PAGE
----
An interesting tale of two beers, same family, same brewery, but very different. Right from the pour, the differences sprang (see previous post “IPA Classique”). Cascade is as pure a filtered beer as you’ll see and it fills the glass with a deep, reddish brown … almost a dark “apple juice” in colour. The carbonation is the next difference with this brew being quite mild by comparison, light on the tongue, and the head, half the height or less, falls away very very quickly.
I think a picture will clearly illustrate the difference in the glass — which is stunning, really, because the stats of these two beers would not lead most people to think they could be that remarkably different. Take a look at the two beers side by side in the picture …
Whereas the “Classique” was all malt and very strong on the first taste, the Americaine is brilliant on the finish. The front still has some of the same flavours of the Classique, but it’s like someone cut off the top of the taste: almost a ‘junior’ version of those malts. However, the 66 IBUs clean up the finish, like I say, “brilliantly.” This is one of the nicest finishes I’ve had in a while. In between, however, there is almost nothing – just a kind of watery sweetness. This is something I wouldn’t expect in 6.4% beer.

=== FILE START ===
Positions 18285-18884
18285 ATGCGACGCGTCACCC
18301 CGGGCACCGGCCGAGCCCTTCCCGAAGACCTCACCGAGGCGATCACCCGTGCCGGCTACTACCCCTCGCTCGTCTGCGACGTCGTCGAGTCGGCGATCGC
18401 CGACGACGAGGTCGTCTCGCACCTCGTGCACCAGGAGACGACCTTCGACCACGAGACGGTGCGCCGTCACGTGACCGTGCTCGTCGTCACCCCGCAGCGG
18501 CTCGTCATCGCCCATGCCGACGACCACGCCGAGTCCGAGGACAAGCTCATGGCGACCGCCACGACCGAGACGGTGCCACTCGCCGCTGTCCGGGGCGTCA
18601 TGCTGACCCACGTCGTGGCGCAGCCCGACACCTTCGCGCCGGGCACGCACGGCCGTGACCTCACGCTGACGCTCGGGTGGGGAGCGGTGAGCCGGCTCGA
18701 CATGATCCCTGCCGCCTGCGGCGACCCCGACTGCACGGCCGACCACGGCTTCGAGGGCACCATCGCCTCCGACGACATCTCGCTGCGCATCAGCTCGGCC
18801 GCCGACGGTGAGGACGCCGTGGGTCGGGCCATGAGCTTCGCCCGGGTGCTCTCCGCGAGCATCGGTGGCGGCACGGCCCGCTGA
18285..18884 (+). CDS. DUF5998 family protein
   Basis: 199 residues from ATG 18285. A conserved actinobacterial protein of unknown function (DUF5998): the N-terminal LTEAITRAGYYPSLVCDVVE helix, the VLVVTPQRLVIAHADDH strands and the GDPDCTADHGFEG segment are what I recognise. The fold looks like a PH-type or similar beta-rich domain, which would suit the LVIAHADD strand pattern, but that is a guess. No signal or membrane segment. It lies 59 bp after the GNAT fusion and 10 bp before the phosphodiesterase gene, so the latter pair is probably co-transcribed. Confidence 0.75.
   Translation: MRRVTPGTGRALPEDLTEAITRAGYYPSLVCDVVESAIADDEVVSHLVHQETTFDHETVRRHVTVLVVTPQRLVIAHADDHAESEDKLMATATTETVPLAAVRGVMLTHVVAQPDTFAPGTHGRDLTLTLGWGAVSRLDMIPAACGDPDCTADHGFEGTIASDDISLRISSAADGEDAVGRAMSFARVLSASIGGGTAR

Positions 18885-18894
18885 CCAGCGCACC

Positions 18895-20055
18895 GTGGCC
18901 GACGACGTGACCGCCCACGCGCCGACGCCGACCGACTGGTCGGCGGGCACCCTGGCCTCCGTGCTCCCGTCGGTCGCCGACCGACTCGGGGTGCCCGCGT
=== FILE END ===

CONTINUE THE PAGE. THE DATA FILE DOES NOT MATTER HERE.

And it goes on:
The other ‘absence’ I was surprised to discover was the west coast hop smell I’ve come to predict (and expect) in anything purporting to be an American or west coast IPA. In this case, those citrus aromas are incredibly slight and you’d have to go ‘sniffing’ for them to know they’re there. With the name “Cascade” you know before even reading the label that this is the west coast hop they used. Perhaps I’m more used to Crystal, but this was weak by comparison and the aromas were drowned out by the peaty malts that lay underneath. Disappointing given they call this “American.”
This is a difficult review because to compare it in class, I think this beer fails – but, on its own, it’s actually a well-balanced bitter that would do well in any pub with pub food. Smokey and ‘oily,’ this is another good pairing with fish and chips or, even better, a grilled cheese with smoked cheddar. This pairing is likely on account of the buttery diacetyl left in the mouth, a byproduct of the beer’s fermentation. If you love or know a buttery Chardonnay, you’ll know what I mean.
Stats: IPA. 6.4% ABV. 66 IBUs. St-Eustache, Quebec.
Colour: Amber brown (filtered).
Mouth Feel: low-medium, low fizz on the tongue, leaving a ‘watery’ mid-taste, and clean, bitter aftertaste.